Information for Speakers
- The Speaker Green Room will be in Santa Fe 4 on Sunday-Wednesday.
- Please be in your presentation room at least 15 minutes before your talk to meet your session chair.
- The Quiet Room will be in Santa Fe 3 on all conference days.
Need some help with your presentation?
Presenters, regardless of experience, sometimes want a little help. If you’d like any help in preparing or presenting your talk, some awesome members of our community have volunteered to be speaker mentors. A mentor is an experienced presenter who has volunteered to help other presenters. For first-time presenters, non-native English speakers, under-confident or uncertain speakers, or anyone who would just appreciate another set of eyes, our mentors will be here to help. You’ll get the best results by forming a relationship with one mentor, rather than contacting several.
- Anna Ossowski, Developer Relations at Elastic, Speaker, Mentor, PSF Board Member, PyCon Open Spaces + Accessibility, PyLadies London Co-Organizer.
- Frank Wiles, President of the Board, Django Software Foundation, Founder, REVSYS.
- Josue Balandrano Coronel, DEFNA Board Member, and Software Engineer at the Texas Advanced Computing Center.
- Katia Lira, Full-Stack Dev and DEFNA Board Member. Katia gave a tutorial last year overcoming her nerves and fear and you can too!
- Katie McLaughlin, PyCon AU and DjangoCon AU Organizer, PSF Director, DSF Director.
- Philip James, Core Contributor to the BeeWare project and Senior Software Engineer at Patreon. Philip has spoken at a number of DjangoCons and PyCons around the world.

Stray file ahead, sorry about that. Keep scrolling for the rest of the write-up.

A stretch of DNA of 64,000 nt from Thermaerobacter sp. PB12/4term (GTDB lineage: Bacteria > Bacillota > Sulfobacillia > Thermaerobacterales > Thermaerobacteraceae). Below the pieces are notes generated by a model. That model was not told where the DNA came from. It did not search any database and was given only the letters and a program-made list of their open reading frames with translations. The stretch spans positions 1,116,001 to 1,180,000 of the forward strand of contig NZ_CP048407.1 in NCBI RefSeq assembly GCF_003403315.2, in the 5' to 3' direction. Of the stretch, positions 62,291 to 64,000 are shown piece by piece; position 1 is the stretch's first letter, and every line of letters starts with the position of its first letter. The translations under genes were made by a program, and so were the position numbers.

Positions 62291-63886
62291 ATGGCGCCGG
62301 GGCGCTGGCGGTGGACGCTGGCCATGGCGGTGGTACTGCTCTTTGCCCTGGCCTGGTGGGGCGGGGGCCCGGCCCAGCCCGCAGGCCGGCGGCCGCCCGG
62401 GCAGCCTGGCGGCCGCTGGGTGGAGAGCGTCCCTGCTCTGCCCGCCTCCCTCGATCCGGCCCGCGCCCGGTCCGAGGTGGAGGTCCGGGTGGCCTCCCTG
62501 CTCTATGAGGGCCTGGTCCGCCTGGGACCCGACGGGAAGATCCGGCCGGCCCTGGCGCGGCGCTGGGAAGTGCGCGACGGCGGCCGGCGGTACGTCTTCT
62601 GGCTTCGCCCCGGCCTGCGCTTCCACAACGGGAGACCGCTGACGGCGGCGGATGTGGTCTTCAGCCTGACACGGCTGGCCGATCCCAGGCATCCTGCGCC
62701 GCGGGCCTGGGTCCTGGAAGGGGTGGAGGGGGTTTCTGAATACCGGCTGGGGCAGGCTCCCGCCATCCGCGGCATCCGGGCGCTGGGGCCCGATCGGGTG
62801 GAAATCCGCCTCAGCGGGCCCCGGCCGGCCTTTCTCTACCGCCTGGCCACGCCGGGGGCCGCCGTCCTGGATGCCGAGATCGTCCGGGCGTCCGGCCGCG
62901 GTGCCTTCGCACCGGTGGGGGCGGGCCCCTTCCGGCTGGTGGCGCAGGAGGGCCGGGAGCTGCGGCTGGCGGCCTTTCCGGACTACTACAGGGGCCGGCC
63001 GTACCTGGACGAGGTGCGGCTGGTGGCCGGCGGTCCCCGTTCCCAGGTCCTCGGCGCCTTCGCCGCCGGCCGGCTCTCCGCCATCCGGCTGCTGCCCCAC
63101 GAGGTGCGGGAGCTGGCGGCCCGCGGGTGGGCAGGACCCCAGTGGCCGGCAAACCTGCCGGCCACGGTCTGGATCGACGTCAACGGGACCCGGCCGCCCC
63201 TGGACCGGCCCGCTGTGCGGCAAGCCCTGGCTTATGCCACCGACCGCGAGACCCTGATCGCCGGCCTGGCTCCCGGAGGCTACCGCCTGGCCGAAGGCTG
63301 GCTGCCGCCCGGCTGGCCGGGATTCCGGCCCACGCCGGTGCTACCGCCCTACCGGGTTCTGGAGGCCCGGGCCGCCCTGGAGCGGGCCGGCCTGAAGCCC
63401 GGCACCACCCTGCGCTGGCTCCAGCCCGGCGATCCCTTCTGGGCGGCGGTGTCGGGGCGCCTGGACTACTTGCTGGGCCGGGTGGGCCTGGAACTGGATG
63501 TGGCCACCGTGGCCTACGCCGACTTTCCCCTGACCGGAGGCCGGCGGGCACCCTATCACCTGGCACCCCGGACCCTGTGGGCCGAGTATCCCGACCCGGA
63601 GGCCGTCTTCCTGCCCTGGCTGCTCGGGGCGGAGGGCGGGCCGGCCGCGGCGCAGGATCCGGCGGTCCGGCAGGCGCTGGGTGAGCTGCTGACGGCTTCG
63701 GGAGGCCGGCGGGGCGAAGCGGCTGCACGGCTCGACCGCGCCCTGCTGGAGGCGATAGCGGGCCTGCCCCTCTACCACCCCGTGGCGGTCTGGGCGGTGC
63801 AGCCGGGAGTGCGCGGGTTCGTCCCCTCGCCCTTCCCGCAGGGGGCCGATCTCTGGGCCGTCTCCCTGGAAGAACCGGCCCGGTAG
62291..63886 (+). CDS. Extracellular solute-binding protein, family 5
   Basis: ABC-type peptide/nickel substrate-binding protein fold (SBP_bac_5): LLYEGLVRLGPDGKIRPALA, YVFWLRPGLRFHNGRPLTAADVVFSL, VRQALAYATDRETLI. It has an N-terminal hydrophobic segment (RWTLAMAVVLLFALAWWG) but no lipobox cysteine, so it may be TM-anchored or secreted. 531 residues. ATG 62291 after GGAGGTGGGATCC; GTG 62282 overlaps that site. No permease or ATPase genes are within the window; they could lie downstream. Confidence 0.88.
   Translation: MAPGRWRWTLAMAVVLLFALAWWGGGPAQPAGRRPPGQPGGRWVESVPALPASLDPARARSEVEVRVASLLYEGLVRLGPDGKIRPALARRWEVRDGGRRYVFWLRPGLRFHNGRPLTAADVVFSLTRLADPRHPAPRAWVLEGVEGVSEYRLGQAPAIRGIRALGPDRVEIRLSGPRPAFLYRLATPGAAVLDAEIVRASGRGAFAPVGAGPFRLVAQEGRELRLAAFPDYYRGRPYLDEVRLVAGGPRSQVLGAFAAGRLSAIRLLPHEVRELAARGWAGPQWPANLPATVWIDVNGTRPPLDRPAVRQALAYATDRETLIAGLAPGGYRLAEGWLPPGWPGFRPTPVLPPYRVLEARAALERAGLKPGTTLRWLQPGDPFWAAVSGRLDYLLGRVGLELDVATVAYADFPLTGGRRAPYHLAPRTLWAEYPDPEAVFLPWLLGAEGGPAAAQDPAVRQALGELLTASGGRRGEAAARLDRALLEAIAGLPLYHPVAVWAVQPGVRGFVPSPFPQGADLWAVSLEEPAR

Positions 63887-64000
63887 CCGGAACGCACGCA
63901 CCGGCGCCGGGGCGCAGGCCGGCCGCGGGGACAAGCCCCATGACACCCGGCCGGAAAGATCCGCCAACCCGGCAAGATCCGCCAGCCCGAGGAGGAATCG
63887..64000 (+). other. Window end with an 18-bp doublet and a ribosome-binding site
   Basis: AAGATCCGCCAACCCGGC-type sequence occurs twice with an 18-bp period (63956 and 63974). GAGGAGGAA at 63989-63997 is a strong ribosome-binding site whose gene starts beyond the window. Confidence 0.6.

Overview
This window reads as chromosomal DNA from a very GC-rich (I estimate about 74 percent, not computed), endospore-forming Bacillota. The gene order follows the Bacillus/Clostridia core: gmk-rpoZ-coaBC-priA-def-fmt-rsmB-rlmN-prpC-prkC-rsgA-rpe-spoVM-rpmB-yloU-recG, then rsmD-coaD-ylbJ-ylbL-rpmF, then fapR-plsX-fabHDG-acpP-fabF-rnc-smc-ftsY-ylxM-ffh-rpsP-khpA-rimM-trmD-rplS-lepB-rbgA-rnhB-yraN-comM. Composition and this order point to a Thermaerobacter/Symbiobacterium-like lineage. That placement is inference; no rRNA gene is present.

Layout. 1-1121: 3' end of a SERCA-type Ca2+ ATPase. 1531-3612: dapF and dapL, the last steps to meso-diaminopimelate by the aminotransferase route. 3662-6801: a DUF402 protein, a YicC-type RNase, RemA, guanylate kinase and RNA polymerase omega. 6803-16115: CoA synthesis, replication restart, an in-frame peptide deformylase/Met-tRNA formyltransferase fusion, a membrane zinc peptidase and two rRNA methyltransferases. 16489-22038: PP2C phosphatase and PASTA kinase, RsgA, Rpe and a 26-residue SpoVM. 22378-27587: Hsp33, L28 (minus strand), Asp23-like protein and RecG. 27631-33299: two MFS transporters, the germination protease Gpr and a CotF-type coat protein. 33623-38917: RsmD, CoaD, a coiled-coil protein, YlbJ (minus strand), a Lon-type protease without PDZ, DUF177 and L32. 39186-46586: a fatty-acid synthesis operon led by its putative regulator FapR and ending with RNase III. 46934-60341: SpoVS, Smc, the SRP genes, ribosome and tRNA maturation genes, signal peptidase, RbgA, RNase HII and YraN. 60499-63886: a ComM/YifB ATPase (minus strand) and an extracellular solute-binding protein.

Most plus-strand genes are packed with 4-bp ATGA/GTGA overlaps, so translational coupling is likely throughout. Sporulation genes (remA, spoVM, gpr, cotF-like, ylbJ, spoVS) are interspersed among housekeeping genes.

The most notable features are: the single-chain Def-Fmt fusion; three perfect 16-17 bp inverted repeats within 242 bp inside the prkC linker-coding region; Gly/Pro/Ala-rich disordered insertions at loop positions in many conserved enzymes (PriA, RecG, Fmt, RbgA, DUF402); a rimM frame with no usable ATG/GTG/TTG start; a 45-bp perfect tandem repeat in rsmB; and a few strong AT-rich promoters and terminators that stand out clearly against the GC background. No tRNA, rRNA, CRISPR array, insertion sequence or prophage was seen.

- Dr. Russell Keith-Magee, Founder of the BeeWare project, developing GUI tools and libraries to support the development of Python software on desktop and mobile platforms. He is also a 13 year veteran of the Django Core Team, and for 5 years, was President of the Django Software Foundation. In his day job, he wrangles data pipelines for Survata.
- Use Keynote, PowerPoint, Open Office, or Google Presentations for your slides.
- Minimal slides are best—avoid walls of text and long lists of bullets.
- Aim for high contrast slides, avoiding colors that may be difficult to see for those with colorblindness. (You can check your contrast online; you just need the hex codes for your colors!)
- Light background with dark text is easiest to read; be mindful that the projection screen is white.
- Make text as large as possible, at least 68pt.
- Choose fonts with adequate spacing between letters, and avoid thin or cursive fonts.
- Leave the bottom ⅓ of your slides free of text to ensure nothing is obscured.
- If your talk requires live coding or using the terminal, make sure your editor or terminal settings are legible. Dark text on a light background (high contrast) with a large font is best.
- Avoid or limit flashing videos or animated gifs, as these may have negative effects for people with seizure disorders, migraines, or ADD/ADHD.
- Images, memes, and GIFs should be appropriate for a professional audience.
- Your talk should lose nothing if the slides aren’t visible. Generally describe graphs, images, and other information for the audience.
- Consider including your Twitter handle on your opening and closing slides!
- Consider publishing your slides after your talk (on the platform of your choice) and tweeting the link with the #djangocon hashtag.
Thanks to AlterConf for their amazing speaking recommendations!